Hope you're sitting down, Celtics fans. We have some big news for you.
Shaquille O'Neal might play in Saturday night's Game 3 of the C's Eastern Conference Semifinal series against the Heat at TD Garden.
Prior to Friday's short practice, coach Doc Rivers told ESPN Boston that he thought the C's, "need to go live and go pretty hard. And I think Shaq needs it, so it will be great for him."
Ah, but we wouldn't miss the caveat. Not when Shaq has been in "maybe tomorrow" mode for well over three months now. So of course, after saying on Thursday that he expected "every single guy, including Shaq, to play," on Saturday, Rivers said on Friday, "I can't guarantee anything because of practice and the next day, but I am very confident he'll play."
Well past the point of ludicrous, the daily Shaq updates are now not only comical but as predictable as the sun rising. One has to feel for Rivers, who probably wishes he didn't have to say the same thing every day regarding his erstwhile big man. The bottom line is, until Shaq is actually in uniform and on the floor during a game, there is no reason whatsoever to believe he will play.
In other injury news, Paul Pierce said he feels good after a few days of work on his Achilles strain suffered in Game 2 on Tuesday night and intimated to the fine ESPN Boston folks that he expects to have an impact on Saturday night's proceedings.
"Paul Pierce being in the game in the fourth quarter is always going to help the Celtics," said the captain, exercising his third-person reference muscles. "And healthy."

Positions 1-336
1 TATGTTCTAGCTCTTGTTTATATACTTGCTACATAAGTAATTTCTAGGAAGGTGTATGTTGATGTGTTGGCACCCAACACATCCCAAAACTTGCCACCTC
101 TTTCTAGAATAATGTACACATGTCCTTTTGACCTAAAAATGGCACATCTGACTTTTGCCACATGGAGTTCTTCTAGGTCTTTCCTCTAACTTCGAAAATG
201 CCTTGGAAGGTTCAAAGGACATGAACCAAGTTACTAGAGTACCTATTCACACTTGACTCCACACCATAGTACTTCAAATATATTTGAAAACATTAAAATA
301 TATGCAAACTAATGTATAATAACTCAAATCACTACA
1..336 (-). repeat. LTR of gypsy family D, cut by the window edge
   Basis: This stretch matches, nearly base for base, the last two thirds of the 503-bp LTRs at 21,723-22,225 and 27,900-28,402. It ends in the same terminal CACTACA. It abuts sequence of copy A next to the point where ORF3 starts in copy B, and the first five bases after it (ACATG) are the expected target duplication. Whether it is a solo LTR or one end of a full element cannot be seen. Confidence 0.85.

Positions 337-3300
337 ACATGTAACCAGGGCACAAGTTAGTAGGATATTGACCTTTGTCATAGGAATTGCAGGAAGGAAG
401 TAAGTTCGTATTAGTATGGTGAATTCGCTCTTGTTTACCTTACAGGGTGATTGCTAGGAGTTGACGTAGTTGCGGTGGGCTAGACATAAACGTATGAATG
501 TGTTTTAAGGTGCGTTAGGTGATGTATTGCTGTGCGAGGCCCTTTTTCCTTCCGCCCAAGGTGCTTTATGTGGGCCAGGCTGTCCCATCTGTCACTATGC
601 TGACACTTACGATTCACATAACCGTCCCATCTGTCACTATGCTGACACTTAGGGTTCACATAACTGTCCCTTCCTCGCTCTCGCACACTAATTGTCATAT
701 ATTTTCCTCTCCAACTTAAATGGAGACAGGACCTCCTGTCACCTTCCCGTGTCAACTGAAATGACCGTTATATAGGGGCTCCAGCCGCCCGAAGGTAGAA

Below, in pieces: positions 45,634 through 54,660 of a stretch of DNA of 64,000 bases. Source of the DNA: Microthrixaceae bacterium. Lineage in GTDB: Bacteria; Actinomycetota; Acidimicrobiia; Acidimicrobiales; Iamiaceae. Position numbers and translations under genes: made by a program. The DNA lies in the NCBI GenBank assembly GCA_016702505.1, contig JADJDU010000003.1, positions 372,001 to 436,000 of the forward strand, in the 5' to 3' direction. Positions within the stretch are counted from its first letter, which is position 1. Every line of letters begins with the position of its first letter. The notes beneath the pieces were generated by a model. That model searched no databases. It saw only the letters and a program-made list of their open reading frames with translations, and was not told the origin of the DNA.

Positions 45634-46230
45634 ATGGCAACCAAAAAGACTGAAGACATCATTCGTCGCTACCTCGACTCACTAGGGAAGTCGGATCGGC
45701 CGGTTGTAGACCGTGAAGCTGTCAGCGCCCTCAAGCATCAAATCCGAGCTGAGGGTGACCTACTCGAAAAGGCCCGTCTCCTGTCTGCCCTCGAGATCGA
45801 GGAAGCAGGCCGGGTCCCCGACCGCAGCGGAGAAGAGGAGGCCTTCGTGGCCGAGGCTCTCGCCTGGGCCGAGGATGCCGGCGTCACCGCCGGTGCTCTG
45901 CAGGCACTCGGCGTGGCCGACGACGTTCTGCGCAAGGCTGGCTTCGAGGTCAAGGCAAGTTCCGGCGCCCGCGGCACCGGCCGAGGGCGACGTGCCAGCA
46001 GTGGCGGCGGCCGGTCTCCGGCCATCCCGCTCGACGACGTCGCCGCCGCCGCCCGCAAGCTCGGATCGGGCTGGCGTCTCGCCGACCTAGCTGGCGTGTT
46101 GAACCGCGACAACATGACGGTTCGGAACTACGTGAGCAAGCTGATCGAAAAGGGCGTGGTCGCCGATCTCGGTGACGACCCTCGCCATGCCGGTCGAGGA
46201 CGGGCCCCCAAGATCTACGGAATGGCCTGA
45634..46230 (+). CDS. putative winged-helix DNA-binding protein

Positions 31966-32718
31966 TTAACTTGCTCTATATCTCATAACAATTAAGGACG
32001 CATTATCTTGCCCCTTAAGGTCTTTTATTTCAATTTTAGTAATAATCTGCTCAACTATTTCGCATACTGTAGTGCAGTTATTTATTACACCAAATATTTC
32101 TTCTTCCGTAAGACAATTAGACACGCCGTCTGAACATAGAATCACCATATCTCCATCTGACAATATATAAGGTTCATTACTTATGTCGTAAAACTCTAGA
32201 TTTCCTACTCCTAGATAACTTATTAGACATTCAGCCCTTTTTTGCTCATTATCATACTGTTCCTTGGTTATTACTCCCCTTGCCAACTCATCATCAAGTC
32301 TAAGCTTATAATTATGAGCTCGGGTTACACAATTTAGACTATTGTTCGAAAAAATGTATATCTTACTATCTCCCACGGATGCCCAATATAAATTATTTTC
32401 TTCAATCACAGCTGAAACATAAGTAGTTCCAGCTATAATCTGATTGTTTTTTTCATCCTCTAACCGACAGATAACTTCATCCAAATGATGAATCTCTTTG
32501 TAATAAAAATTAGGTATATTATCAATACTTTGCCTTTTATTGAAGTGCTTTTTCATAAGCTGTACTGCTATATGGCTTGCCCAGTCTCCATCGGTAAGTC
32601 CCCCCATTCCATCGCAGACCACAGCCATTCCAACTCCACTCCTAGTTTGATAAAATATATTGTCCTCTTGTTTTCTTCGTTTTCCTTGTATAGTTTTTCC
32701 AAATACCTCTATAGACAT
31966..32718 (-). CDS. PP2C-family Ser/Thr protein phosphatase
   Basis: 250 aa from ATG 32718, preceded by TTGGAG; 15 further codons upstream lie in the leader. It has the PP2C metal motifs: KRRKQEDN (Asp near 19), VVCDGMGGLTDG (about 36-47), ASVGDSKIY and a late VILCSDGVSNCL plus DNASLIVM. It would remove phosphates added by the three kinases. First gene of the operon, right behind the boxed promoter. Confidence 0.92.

Elsewhere, Rivers pointed out that all of the minor injuries suffered by various Celts in Game 2 are just that, minor. Ray Allen (chest) Rajon Rondo (back) and Jermaine O'Neal (back) all look to be good to go for Game 3.
Having everyone healthy, of course, is a big deal. But being healthy and performing out on the floor are two different things. Kevin Garnett, not anywhere near the injury report, will have to improve on shooting 11-of-29 over the series first two games. Pierce (11-of-25 in Games 1 and 2) must not only score more than 16 points per game but get rolling earlier in the action than he has in the first two games. Rondo, much better in Game 2 than in Game 1, has to dominate his matchup with the Heat's point guard duo of Mike Bibby and Mario Chalmers.
And, perhaps most importantly, the Celts have to find a way to at least slow down LeBron James and Dwayne Wade, who took turns running the C's out of the gym in the first two games and are averaging 61.5 PPG. The Heat shot 47 percent from the floor in Game 1 and 45 percent in Game 2 and are averaging 100.5 points in the two games. That's quite a far cry from the league-leading 91.1 points per game allowed by the Celts D in the regular season. Getting better, more consistent performances from Garnett, Pierce and Rondo will help immensely. But the Celts bearing down on the defensive end and more closely resembling the defensive juggernaut of not only this past season, but the past four seasons, will dictate whether or not they can get back in this series.